Tales of Ordinary Sadness is a collection of fifteen short stories by Neil Randall, and its title is a reference to Charles Bukowski’s short story collection, Tales of Ordinary Madness. Sadness certainly is the theme of the collection, with each story acting as a study in the more depressing areas of modern life – this is a writer not afraid to deal with addiction, abuse, poverty, or disease. Randall provides an uncanny insight into the pitiful conditions of working class Britain in the twenty-first century, exploring how things got so bad.
Sadness may be ubiquitous through the tales he tells, but ordinary they are not. The first story in the collection, the longest one, follows a man who has found a magic suit that bestows upon him great wealth… but only while he remains in physical contact with the suit. Others are narrated by buildings and jackets. Each story seems to contain a gritty realism, yet is infused with elements of the bizarre, and in doing so they offer a surprising insight into modern society.
It seems to me that Randall is preoccupied with debt. People owing money and working their way down the ladder of society is a theme that continually crops up. His characters are working class folks whose lives have gone to shit, and all-too-often that is because they have been scammed out of their money – by banks, by other people, by their own greed, or by the forces of capitalism. He portrays these people generally as naïve and simple folks, sometimes good people, but always flawed, taken in by a greedy system and spit out.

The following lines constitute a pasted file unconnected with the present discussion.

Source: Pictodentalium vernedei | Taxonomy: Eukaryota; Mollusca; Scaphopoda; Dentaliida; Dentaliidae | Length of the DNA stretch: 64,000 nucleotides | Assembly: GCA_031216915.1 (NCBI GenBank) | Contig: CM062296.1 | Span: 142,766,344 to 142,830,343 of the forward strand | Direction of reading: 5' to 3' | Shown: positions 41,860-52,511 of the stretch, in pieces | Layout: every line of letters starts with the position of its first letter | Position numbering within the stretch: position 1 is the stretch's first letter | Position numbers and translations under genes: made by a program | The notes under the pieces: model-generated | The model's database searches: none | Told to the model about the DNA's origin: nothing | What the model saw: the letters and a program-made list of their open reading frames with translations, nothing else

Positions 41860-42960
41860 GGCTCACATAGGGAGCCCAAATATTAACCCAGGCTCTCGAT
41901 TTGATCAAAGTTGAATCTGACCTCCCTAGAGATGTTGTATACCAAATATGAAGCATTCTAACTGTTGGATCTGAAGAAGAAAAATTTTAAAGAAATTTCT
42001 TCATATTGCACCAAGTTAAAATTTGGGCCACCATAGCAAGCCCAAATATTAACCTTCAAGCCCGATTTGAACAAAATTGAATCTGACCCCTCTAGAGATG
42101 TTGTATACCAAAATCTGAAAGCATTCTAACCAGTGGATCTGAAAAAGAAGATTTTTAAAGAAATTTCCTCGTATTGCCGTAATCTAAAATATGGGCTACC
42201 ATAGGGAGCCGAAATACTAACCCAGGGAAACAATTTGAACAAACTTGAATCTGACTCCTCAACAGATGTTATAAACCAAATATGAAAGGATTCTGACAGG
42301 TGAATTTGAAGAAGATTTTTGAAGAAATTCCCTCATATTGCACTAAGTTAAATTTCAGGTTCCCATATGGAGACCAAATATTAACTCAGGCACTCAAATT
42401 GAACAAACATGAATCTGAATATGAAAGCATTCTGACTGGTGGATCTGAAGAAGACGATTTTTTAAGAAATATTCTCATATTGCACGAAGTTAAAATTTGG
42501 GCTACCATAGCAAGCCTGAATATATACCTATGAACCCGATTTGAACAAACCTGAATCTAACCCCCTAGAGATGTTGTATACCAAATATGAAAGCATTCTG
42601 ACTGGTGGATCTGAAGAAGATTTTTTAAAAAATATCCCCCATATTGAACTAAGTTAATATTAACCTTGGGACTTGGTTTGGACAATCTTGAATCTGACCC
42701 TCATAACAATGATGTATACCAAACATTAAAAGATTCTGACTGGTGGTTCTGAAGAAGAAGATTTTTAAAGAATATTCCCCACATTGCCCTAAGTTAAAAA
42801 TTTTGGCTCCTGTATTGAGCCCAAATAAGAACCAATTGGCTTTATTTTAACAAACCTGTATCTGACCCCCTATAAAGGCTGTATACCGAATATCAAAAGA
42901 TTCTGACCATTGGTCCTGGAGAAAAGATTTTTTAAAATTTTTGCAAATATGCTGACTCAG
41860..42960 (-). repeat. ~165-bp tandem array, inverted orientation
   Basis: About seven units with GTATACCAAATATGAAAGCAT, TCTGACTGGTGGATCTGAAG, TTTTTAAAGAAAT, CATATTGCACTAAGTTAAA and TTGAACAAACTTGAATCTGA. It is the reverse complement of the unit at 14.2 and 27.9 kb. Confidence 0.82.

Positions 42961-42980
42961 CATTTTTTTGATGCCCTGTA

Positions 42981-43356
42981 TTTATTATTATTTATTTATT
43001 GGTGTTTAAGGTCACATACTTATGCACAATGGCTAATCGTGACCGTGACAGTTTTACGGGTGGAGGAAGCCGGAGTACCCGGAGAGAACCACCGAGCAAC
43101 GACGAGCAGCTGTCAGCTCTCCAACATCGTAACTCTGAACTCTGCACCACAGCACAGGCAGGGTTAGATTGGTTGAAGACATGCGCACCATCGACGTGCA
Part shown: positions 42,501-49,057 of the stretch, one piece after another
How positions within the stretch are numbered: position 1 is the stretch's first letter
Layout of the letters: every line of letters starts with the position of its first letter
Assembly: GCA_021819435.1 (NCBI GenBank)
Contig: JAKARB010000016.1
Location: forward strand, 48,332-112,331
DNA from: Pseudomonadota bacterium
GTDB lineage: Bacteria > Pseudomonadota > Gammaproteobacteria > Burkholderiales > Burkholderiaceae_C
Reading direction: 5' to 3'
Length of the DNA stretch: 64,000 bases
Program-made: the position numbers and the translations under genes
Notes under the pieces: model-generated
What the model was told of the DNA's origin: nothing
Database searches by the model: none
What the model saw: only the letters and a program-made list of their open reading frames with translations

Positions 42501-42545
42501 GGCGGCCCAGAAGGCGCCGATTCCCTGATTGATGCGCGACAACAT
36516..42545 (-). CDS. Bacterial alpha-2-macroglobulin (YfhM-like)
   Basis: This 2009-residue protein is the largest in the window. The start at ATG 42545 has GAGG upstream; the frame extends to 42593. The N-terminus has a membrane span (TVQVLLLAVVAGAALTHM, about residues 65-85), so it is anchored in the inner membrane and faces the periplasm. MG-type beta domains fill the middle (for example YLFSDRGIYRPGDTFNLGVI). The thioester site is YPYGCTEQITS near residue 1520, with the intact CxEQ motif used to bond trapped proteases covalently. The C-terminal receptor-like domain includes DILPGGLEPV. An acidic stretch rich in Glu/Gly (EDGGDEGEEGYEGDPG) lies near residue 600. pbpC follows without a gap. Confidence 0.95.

My favourite story is narrated by a brick in a tower block, who narrates a half a century of British history through the vantage point of a wall in a flat, many storeys up from the ground. It embodies a crude nationalistic nostalgia, yet offers a believable and entertaining overview – through snapshots of life over the decades – of the deterioration of Britain. Without ever saying so much, it captures the fall of the empire through the transformation of the British character from upstanding, hardworking folk to violent, self-obsessed layabouts (such as the characters seen in other stories). Each inhabitant of the flat embodies or is acted upon by the ethos of the era, turn by turn leading to the demolition of the building and society itself.
The cruel, almost random nature of life also pops up. Humans are sadistic to each other, and systems of control are inherently violent, he seems to say. Yet the very world itself is chaotic and oppressive. Perhaps worst of all, within many of his characters there is some self-sabotaging demon. As in real life, people often act upon impulses that are not in their best interests.
Randall is excellent at portraying the environment of deteriorating working class Britain – of high streets and boozers and tower blocks, and he has a wonderful grasp of the speech patterns of these people. The weak links in the chain are when he brings American accents into the stories, which seem fake, and he is clearly better at writing men than women.
This collection is highly readable. There are a few stories that are less compelling than others, but most of them are extremely well-written and entertaining. They may well be sad, but they are also witty, perceptive, and engaging.
Neil Randall’s story, The Debt Collector, appeared in Beatdom #16.
In the late spring of 1939, Weldon Kees, his wife Ann, and his parents, John…